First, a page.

I wrote a 250-word, two paragraph story on assignment for Pamela Painter's short short class. This story concerned a woman who visits her mother, dying of Alzheimer's in a nursing home. Together, they sing Christmas carols, though the dying mother has otherwise lost all powers of language and recognition. This story was pulled directly from my own mother's experience with my grandmother, who'd passed away a few years before after a long slow decline.
I read the story aloud in class. "That's sweet," Pam said after I'd finished. "Now make it cruel."
Make it cruel. This is the genius sting of Pam Painter's teaching in three little words. (Janet Burroway has similar advice: "Only trouble is interesting.") Pam was the best writing teacher I've had, and I've had more than a few. Pam killed your darlings. She had no patience for those who didn't do the work, or who didn't invest their all into their writing. She required her students to memorize and recite good writing, however we might define it, so that we'd learn to attend and respect the language. (I memorized the last paragraphs of John Cheever's "Farewell, My Brother" and the opening of Quentin's section of The Sound and The Fury.) Once, Pam made a student delete a Word document from his laptop computer so the he'd have to rewrite -- not just revise -- the short work of half-assedness he'd just shared with the class.
Fellow grad students at Emerson feared Pam Painter, and with good reason. If you took Pam's class, you had to have the confidence enough to know you could do the work, and lots of it. Years later, I was invited into Pam's writing group. Another member mentioned having spent the previous day meditating in praise of Pam's great mentorship. "Well," Pam said, "you should have been writing."
So...I rewrote the story, changing the point of view character and clicking into "Auld Lang Syne" as lodestone for memory, cutting away explanation for inference, hanging everything on this notion of cruelty. Probably I'd been listening to a lot of Nick Lowe.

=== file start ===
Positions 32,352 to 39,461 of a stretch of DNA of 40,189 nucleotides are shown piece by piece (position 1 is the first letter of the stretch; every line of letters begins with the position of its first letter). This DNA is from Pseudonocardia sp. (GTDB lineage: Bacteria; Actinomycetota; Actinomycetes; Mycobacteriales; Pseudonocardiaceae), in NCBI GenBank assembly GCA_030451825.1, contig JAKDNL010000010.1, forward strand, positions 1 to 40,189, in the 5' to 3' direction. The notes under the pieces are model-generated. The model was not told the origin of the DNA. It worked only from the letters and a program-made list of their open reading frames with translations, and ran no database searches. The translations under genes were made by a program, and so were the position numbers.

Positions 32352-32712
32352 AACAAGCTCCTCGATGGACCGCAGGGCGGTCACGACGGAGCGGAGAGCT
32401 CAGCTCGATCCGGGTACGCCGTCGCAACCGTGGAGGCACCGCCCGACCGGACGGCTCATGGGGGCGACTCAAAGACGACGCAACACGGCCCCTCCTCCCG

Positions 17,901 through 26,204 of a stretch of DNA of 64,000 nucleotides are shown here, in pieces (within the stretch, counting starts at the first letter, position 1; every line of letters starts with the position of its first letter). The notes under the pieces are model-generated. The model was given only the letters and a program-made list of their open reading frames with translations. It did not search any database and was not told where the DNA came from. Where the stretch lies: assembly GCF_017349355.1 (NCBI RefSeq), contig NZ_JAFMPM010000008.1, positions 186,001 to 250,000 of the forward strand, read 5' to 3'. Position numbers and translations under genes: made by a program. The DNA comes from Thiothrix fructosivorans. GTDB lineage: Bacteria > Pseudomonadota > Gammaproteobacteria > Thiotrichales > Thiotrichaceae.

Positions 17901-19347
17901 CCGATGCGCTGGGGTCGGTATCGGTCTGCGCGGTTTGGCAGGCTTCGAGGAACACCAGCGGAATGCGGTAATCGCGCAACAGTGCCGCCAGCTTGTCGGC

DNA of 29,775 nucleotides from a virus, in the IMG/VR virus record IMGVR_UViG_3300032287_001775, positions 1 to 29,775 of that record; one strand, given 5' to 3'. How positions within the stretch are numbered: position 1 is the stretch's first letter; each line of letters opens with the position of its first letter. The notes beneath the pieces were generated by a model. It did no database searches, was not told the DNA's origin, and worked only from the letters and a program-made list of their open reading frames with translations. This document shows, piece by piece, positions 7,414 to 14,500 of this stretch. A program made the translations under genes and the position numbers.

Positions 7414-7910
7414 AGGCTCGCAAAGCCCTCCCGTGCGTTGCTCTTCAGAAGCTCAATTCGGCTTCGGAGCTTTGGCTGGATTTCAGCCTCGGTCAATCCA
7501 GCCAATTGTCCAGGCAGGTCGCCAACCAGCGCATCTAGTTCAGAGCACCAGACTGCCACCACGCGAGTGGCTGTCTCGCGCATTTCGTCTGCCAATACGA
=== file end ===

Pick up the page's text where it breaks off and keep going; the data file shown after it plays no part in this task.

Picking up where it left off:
We were asked to bring stamped envelopes to class along with our final drafts, all of us sending off our manuscripts to Florida State University's Sundog: The Southeast Review. I'd sent out stories before, and I'd slowly been wall-papering my Charlestown apartment's bathroom with rejection slips: The New Yorker, Ploughshares, Kenyon, Agni, Antioch, Cream City. So far, I'd been published only in Drake University's student literary magazine (1989) and in a short-lived Marxist newspaper in Chicago (1991). An unpublished runner-up in Milwaukee's Shepherd Express 1992 short story contest.
You learned to accept rejection, and you came to relish those notices that came on full-sized paper or with a human touch -- a signature, a few words of encouragement. "This came close!" someone had written (by hand! blue ink!) on a form that came back to me from Story Magazine.
You've heard writers compare their works with children -- you raise them from nothing into near-adulthood, send them out in the work and hope they do well, etc. Not in my experience. For me, submitted stories were like the mash notes I passed to crushes from the 7th grade through way too late into high school: awkward and needly, both full of and unsure of themselves, bombastic but fragile. Do you like me? If so, check here. So much pressure on 22¢ postage.
So off went the latest and last version of the story, its title changed from "Adeste Fideles" to "The Custodian," motoring to Florida under the protection of a security envelope and an Elvis stamp.
Next: A few phone calls